Back after a longer than usual summer break, this is the
fourth and last in a series of commentaries on what's wrong with information
security and what needs to be changed. Previous postings have discussed the
need for changes in the perception and sponsorship of security, the changes
needed in standards and the future solutions needed to safeguard our future
interests. This posting discusses the new skills needed to manage the emerging
It has taken a few decades to develop, agree and establish
mature professional development schemes. Twenty years ago there were no
recognised information security qualifications. Now there are dozens. I have a
friend with more than fifteen of them. In contrast I have none, though my
consultancy day rate is higher - at least for the moment. If this trend
continues however I will probably be barred from practising.
Of course having a licence to operate is no bad thing if the
qualifications are fit for purpose. The problem is that the problem space is
changing, many of the recognised skills are wrong for the future, and the level
of education provided is inadequate. I think we'd all agree that security training
needs a substantial boost, at all levels. But it must be based on a good understanding
of the competences we need to encourage.
So what's wrong with today's security skills? The biggest
problem is that management competences are rooted in industrial age thinking. Paper
policies and scripted processes dominate the solution space, and governance systems
operate on year-long cycles. Risk assessments and ISO certifications are useful
background support tools. But they have progressively assumed centre stage.
Today's challenges demand speed, agility and a capability to
influence large numbers of people across networks. We need smarter supply chain
leadership and effective, real-time analysis and response systems. We need
security managers who understand the psychology of human behaviour, as well as the
tricks of the trade of the marketing world.
In a world of increasing reliance on trust in external
enterprises we need audits, but they need to change from a 400 question,
tick-box checklist to a more qualitative, due diligence process that sets out to
gauge the degree of business risk associated with partners that prefer not to operate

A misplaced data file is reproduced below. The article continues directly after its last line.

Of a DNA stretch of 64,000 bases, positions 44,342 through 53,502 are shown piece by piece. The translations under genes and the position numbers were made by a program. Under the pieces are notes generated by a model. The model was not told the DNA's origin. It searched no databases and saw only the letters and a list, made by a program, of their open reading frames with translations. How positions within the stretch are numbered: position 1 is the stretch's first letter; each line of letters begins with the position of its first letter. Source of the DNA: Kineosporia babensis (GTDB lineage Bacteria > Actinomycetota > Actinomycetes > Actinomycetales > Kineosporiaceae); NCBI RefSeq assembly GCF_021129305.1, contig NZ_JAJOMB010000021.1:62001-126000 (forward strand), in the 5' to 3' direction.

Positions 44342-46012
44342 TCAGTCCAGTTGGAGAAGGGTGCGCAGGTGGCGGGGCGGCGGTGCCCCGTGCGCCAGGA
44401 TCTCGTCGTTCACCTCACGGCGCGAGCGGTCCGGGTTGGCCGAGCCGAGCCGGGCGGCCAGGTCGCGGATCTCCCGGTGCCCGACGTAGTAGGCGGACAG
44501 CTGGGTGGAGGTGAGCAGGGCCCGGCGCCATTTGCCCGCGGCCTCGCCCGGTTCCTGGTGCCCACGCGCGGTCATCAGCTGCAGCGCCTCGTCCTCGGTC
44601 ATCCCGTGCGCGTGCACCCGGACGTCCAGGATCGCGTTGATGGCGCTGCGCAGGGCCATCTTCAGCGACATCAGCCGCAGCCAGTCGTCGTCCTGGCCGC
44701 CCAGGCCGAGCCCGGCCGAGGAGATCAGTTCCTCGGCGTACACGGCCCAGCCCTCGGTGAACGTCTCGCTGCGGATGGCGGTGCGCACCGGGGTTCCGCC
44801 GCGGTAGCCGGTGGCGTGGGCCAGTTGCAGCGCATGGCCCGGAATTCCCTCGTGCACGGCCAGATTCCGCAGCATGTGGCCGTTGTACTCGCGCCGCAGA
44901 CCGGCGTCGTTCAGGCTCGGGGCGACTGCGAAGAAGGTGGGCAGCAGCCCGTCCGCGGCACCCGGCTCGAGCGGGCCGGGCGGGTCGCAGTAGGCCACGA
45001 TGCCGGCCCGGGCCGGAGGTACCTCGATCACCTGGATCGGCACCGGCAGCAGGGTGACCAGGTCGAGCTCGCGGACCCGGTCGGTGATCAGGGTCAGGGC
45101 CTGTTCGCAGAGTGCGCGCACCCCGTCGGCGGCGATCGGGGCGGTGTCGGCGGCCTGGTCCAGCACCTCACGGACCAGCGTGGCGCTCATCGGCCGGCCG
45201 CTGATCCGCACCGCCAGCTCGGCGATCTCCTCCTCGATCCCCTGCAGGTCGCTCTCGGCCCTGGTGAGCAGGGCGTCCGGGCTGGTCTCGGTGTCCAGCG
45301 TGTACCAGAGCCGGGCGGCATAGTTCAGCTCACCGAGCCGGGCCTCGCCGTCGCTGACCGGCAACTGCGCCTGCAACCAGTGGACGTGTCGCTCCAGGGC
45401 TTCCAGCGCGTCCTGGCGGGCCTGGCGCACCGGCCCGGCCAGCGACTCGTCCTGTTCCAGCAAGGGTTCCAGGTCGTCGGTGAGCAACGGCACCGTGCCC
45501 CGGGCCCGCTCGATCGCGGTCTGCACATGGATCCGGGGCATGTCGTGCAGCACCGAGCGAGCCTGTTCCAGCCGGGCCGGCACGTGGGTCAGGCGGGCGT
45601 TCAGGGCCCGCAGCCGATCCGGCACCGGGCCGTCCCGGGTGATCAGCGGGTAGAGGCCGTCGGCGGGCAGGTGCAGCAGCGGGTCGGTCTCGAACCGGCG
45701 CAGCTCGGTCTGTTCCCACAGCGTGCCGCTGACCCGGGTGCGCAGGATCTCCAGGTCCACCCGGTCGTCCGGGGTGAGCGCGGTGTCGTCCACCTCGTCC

the same security policies.
And we need better strategic response and investigation
skills. Development of good crisis management skills has been constrained by
procedure-bound disaster recovery thinking combined with scripted IT Helpdesk
response processes. Smart improvisation and an ability to recognise and
preserve the value of intellectual assets are the foundations of effective,
modern crisis management.
We also need superior investigative and forensic analysis skills
to limit the damage of persistent, fast-moving attacks. But most importantly we
need intelligent security testing and creative vulnerability management. At
present we teach people to scan platforms for security flaws, but not how to
assess and reduce the potential impact of flaws.
I regularly observe a procession of so-called "ethical
hackers" scanning systems for flaws without a sensible consideration of the
business impact of their findings. These people are neither ethical nor are
Twenty years ago, when reviewing the security of a SCADA
system, I would sit down with the engineers and identify the type of attacks
that might bring a plant to a dangerous state. Today, a team of testers simply
plugs in a scanning engine and generates a list of outstanding patches.
Security testing needs to draw on a good understanding of
secure development techniques, an understanding of offensive strategies and a
capability for real-time reverse engineering. These skills are thin on the
For all these reasons, I conclude that the competences we
possess are inadequate for the emerging challenges we face. Will anyone respond
to this need? "Probably not" is the sad answer, as professional development
schemes are shaped primarily by the political interests of governments and
institutes, the need for organizations to demonstrate a level of competence to
regulators, and the revenues generated by training courses. Making the world a
safer place is much lower on the agenda.